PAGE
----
Introduction to BTR
Build-to-rent (BTR) refers to a residential development in which all apartments are owned by the developer, often a managed investment trust, and then leased out to tenants.
BTR has become a hot topic globally, largely due to increasing housing demand and the evolution of the property investment sector. The remarkable success and phenomenal growth of the BTR asset class is well-known in the US and the UK, for example. Interestingly, the BTR concept did not exist in the UK before 2013.
BTR in Australia
Driven by rising unaffordability, lower home ownership and changing attitudes to property, BTR has become an effective solution to meet growing demand for purpose-build assets. An innovative and exciting opportunity, the Australian BTR market is backed by investors and favourable government policy such as tax concessions.
Demand for residential space in inner-city areas such as Melbourne and Sydney is increasingly competitive, reflecting the high price-point residential property has reached in large Australian capital cities.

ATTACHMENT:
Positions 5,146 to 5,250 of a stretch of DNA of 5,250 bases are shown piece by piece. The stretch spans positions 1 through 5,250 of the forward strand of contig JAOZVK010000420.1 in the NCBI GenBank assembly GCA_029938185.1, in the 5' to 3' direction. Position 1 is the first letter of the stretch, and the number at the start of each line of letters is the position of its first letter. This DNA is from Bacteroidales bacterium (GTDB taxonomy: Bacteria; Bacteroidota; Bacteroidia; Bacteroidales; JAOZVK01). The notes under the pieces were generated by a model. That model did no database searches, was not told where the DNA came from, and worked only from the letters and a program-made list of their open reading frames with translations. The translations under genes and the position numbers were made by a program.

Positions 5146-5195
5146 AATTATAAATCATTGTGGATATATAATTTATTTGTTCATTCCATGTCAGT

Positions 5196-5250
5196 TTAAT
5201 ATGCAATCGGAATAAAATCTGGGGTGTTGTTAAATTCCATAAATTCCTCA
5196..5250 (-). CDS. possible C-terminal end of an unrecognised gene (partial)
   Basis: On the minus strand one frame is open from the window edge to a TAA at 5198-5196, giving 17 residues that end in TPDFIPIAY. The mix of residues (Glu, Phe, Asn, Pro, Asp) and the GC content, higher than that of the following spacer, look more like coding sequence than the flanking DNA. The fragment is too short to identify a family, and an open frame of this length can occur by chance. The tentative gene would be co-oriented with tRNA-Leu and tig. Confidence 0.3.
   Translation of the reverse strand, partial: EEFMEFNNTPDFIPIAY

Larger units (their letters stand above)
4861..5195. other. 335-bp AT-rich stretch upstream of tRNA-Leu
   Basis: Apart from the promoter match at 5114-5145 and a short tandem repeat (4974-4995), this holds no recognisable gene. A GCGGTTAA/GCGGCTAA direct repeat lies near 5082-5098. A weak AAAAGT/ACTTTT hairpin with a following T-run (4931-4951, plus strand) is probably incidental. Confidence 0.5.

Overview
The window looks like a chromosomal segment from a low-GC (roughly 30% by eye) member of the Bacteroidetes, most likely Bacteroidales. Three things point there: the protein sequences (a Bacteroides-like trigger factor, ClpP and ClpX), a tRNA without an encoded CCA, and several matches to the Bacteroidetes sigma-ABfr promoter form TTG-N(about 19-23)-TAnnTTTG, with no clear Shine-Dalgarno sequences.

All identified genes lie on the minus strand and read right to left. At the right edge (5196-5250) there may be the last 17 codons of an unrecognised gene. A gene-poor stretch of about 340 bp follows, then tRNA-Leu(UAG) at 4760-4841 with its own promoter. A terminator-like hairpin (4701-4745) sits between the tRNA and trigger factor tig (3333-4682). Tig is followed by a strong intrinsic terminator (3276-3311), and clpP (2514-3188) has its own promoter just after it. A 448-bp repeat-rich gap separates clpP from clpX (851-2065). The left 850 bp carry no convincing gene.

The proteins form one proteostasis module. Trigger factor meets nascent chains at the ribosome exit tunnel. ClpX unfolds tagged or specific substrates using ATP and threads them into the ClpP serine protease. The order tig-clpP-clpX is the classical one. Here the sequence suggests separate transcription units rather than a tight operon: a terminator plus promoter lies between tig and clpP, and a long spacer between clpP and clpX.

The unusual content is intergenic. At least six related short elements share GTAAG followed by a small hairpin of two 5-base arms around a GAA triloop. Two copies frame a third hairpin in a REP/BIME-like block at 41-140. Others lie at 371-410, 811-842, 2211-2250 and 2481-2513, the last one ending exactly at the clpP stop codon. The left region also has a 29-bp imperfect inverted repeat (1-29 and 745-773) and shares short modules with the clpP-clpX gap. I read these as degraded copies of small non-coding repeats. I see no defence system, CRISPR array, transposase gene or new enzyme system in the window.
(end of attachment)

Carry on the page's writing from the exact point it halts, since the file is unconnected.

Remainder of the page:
According to PwC’s statistics release, Australia currently houses one-third of its population in the rental market and the data is much higher among younger Australians in capital cities. Around 70 per cent of 25 to 34-year-olds in Sydney are renters.
Some sizeable local developers such as Grocon, Lendlease and Mirvac have continued digging into the BTR model, to streamline their projects and adapt to current market conditions.
Win-win solutions for both developers and investors
For developers, BTR brings effectiveness in integrated property management whereby all rented units are owned or managed by a single landlord. On top of that, BTR caters to the needs of younger populations, who prefer flexibility and work closer to the capital cities, by providing housing in the well-located areas.
BTR is still in it’s developing stages in Australia with underlying growing potential. As a new investment vehicle, BTR helps promote ESG (Environmental, Social, and Corporate Governance) principals and benefits from state government incentives, such as the recently introduced 50% land tax discount by the NSW Government. The consistently high tenancy rate brings steady income to the developer rather than relying on initial sales.
Local and foreign investors now have the opportunity to enter the Australian housing market through fund investment rather than investing in full residences and BTR brings them alternative investment options with low risk and a stable income stream. Several superannuation companies and private equity companies have, in recent years, sought to invest in alternative sources of income in the Australian housing market, such as the recently launched Places Build-to-Rent Fund (Places BTRF).